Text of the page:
Saturday, July 3 2010
The Iraq Connection
"Iraq" has a number of possible original meanings. Some believe that it was named after the city of Uruk, known in the Bible as Erech, which was one of the cities of Nimrod's kingdom i.e. "10:10 And the beginning of his kingdom [see When Nimrod Ruled The World] was Babel, and Erech, and Accad, and Calneh, in the land of Shinar" (Genesis 10:10 KJV). Other linguists and etymologists variously believe the word means river bank (in referring to the Tigris and Euphrates rivers), lowland or fertile. One or more of the possibilities may be correct.
One fact is certain however. Humanity was created in what is known today as Iraq. The Garden of Eden was there.
"2:10 And a river went out of Eden to water the garden; and from thence it was parted, and became into four heads.
"Get thee out of thy country, and from thy kindred, and from thy father's house, unto a land that I will show thee"
While all humans can ultimately trace their ancestry back to what is known today as Iraq (whether through Adam and Eve, or through Noah and His family who also were born and lived in Iraq), the key ancestor of all Israelites was also a native of Iraq. Abraham the Iraqi was sent by the LORD to found a new nation that would be named after Abraham's grandson Jacob, who the LORD renamed as "Israel."
"12:1 Now the LORD [see 'Before Abraham Was, I AM'] had said unto Abram, Get thee out of thy country, and from thy kindred, and from thy father's house, unto a land that I will show thee:
Centuries later, after Israel divided into two kingdoms (see The Division Of Israel), the LORD had both of the corrupt kingdoms conquered and taken into exile in what is known today as Iraq (see Ancient Empires - Assyria and Ancient Empires - Babylon).
The people of The Northern Kingdom of Israel, the so-called "lost ten tribes of Israel" never returned (yet - see The Gathering of Israel and Judah), but the people of The Southern Kingdom of Judah, known today as "Jews" (which is an abbreviation of Judah, one of the sons of Israel) did return after the prescribed seventy years exile there (see Jeremiah's Field). The generation that was taken away didn't return, but their children and grandchildren, who were born in Iraq during those seventy years, did return to become the Jews of today.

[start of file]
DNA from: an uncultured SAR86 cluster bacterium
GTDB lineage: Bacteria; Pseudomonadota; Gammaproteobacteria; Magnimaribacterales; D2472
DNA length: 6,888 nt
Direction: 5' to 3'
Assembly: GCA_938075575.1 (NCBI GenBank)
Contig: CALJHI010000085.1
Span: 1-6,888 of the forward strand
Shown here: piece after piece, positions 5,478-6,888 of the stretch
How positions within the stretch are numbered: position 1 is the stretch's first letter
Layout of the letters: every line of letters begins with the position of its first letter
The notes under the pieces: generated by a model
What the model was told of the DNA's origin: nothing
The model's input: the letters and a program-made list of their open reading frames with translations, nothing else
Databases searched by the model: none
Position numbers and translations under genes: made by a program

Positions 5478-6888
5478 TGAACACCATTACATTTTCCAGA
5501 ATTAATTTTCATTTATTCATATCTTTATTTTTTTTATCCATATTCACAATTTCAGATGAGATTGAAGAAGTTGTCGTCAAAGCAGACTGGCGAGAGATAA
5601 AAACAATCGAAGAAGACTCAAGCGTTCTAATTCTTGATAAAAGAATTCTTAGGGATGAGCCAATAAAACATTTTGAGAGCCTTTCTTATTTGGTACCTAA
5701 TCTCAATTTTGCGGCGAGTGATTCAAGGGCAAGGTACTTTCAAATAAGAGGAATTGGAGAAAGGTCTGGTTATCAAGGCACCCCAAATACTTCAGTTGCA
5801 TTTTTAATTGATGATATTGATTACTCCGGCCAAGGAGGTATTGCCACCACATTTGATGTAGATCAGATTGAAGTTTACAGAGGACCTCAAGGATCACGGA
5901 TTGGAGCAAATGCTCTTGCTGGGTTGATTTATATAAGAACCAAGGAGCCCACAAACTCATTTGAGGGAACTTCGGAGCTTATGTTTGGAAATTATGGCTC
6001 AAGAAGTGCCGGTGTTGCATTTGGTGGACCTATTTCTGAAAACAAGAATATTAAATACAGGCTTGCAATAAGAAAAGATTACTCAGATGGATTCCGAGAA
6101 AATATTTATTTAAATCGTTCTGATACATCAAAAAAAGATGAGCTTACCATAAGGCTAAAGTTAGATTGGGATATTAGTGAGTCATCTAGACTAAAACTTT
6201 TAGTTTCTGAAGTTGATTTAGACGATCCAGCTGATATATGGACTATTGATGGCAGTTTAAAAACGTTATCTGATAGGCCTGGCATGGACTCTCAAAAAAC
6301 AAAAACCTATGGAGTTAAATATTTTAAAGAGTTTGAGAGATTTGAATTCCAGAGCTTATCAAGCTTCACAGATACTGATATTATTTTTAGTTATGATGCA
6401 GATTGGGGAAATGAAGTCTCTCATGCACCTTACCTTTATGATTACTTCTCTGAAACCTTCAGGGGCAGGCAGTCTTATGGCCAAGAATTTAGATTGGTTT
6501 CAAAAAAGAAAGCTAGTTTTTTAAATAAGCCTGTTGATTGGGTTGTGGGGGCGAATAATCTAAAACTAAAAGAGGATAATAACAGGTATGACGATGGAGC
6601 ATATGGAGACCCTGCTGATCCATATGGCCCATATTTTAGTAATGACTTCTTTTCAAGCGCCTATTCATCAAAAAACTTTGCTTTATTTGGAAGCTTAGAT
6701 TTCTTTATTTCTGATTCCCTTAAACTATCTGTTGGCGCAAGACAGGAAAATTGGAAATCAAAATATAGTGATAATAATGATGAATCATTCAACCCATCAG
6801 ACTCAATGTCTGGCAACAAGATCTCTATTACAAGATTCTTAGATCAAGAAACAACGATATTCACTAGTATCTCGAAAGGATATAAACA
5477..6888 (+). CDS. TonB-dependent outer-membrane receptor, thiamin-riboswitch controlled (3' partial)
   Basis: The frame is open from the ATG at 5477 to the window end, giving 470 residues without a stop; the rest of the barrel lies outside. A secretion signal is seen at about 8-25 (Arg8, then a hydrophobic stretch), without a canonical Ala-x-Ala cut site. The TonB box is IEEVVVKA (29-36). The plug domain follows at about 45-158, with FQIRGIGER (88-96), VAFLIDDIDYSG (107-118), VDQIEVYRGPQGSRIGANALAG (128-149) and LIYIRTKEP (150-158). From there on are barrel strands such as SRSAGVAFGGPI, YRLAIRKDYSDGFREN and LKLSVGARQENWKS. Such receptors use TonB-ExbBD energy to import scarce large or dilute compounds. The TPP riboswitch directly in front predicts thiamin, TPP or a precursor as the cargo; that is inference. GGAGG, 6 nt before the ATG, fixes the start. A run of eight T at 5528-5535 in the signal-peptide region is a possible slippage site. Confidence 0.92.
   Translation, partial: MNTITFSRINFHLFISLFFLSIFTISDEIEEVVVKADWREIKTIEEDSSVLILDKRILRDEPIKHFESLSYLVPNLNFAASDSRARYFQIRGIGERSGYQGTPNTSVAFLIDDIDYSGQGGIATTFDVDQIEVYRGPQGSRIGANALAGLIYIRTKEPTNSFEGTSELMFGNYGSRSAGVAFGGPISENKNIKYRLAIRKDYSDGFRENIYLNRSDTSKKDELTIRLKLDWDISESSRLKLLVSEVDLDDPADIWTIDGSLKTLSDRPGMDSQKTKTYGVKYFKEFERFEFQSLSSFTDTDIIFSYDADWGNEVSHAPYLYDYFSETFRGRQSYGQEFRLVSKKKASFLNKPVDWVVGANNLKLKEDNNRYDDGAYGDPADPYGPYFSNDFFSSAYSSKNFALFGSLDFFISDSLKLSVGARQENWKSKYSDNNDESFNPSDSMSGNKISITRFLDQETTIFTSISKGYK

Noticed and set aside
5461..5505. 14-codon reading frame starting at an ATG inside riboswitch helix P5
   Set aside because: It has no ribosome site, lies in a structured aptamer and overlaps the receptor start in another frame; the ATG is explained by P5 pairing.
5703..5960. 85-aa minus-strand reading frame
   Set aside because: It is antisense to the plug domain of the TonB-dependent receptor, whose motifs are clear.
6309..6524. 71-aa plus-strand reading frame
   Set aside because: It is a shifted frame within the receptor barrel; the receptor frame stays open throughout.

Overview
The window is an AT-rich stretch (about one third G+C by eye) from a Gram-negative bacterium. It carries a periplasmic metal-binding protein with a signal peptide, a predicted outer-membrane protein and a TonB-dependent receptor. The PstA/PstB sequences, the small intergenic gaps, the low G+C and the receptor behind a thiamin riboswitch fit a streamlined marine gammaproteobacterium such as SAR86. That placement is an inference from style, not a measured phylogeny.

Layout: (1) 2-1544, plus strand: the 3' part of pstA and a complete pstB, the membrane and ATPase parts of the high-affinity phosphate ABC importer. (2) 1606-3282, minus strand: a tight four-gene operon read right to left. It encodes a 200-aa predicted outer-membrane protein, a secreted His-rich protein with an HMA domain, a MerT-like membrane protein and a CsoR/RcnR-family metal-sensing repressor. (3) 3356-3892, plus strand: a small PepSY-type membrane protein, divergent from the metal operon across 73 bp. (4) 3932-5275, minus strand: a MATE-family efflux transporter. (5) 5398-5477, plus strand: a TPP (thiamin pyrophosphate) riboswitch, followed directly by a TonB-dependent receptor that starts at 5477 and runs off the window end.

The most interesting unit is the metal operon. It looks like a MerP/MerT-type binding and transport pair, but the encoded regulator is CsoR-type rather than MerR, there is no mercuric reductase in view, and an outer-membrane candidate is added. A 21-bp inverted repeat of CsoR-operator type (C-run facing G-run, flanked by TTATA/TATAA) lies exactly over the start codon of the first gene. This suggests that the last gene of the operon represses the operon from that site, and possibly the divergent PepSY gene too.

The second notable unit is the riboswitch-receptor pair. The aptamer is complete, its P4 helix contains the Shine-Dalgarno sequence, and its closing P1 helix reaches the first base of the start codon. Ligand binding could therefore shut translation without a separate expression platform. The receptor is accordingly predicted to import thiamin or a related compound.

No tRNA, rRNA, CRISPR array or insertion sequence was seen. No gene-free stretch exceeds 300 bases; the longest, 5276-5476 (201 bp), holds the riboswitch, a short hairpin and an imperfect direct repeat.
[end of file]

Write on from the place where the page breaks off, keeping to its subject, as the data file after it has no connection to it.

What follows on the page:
Fact Finder: Who were the leaders of Judah at the time of their return from Iraq?
This Day In History, July 3
1608: Samuel de Champlain established a settlement at Quebec City, the first in "New France." A few days later, Champlain learned of and thwarted a plot within his own people to end the French fur trading monopoly - to shoot Champlain and hand Quebec to the Basques or Spain.
1814: During the War of 1812 (1812-14), Fort Erie, Ontario was briefly captured by a U.S. invasion force. It was the last time that foreign troops occupied Canadian territory.
1928: In London, John Logie Baird transmitted the world's first color television transmission.
1940: British forces attacked and severely damaged the French fleet at its moorings at Mers-El-Kebir after the French admirals refused to sail it out of Petain's Vichy government control (which was collaborating with their Nazi conquerors). Over 1,300 French sailors were killed in the action.
1962: President Charles de Gaulle of France declared Algeria independent.
1976: Israeli commandos, using 4 Hercules transports and a Boeing 707 command plane, conducted the "Raid on Entebbe" in Idi Amin's Uganda to rescue the hostages (83 of whom were Israelis threatened with death if the Israeli government did not release the 53 Palestinian terrorists it held) aboard an Air France airliner that had been hijacked shortly after takeoff from Athens airport on June 27. The terrorists and a number of Ugandan soldiers were killed; of the 104 captives rescued, 4 were killed. An Israeli officer, Lt. Col. Yonatan Netanyahu (brother of then future Israeli Prime Minister Benjamin Netanyahu) was the only Israeli military casualty.
1987: In France, Klaus Barbie, the Nazi "butcher of Lyon," was jailed for life for wartime crimes against humanity.
1988: The U.S. missile cruiser Vincennes shot down Iran Air Flight 655 over the Persian Gulf, killing all 290 civilian passengers and crew aboard. The captain of the warship mistook the airliner for a hostile military aircraft.
1996: British Prime Minister John Major announced that The Stone of Scone ("The Stone of Destiny" beneath the seat of the Coronation Chair) would be returned to Scotland; the announcement came on the 700th anniversary of the 400 pound slab of reddish-grey sandstone (of a variety not found in Britain, but which is quite common in the land of Israel) being taken from the Scottish by Edward I in 1296 during the Wars of Independence.